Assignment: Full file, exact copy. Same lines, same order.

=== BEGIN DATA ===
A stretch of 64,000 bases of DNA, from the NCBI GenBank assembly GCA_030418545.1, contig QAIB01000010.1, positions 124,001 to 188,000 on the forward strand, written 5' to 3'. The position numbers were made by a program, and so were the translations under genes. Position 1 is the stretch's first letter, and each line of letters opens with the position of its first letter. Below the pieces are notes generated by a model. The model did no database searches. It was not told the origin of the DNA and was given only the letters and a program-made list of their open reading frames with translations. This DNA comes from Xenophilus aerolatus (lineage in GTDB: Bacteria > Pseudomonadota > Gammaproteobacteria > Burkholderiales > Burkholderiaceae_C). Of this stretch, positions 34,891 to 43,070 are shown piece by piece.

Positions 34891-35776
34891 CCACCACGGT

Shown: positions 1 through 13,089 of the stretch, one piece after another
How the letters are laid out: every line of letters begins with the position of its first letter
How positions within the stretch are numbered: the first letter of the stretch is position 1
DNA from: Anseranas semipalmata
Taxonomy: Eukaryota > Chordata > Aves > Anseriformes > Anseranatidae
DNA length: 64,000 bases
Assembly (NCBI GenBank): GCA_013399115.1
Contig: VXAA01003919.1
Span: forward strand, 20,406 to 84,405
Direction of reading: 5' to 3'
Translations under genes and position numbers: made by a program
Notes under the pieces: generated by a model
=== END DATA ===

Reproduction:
A stretch of 64,000 bases of DNA, from the NCBI GenBank assembly GCA_030418545.1, contig QAIB01000010.1, positions 124,001 to 188,000 on the forward strand, written 5' to 3'. The position numbers were made by a program, and so were the translations under genes. Position 1 is the stretch's first letter, and each line of letters opens with the position of its first letter. Below the pieces are notes generated by a model. The model did no database searches. It was not told the origin of the DNA and was given only the letters and a program-made list of their open reading frames with translations. This DNA comes from Xenophilus aerolatus (lineage in GTDB: Bacteria > Pseudomonadota > Gammaproteobacteria > Burkholderiales > Burkholderiaceae_C). Of this stretch, positions 34,891 to 43,070 are shown piece by piece.

Positions 34891-35776
34891 CCACCACGGT

Shown: positions 1 through 13,089 of the stretch, one piece after another
How the letters are laid out: every line of letters begins with the position of its first letter
How positions within the stretch are numbered: the first letter of the stretch is position 1
DNA from: Anseranas semipalmata
Taxonomy: Eukaryota > Chordata > Aves > Anseriformes > Anseranatidae
DNA length: 64,000 bases
Assembly (NCBI GenBank): GCA_013399115.1
Contig: VXAA01003919.1
Span: forward strand, 20,406 to 84,405
Direction of reading: 5' to 3'
Translations under genes and position numbers: made by a program
Notes under the pieces: generated by a model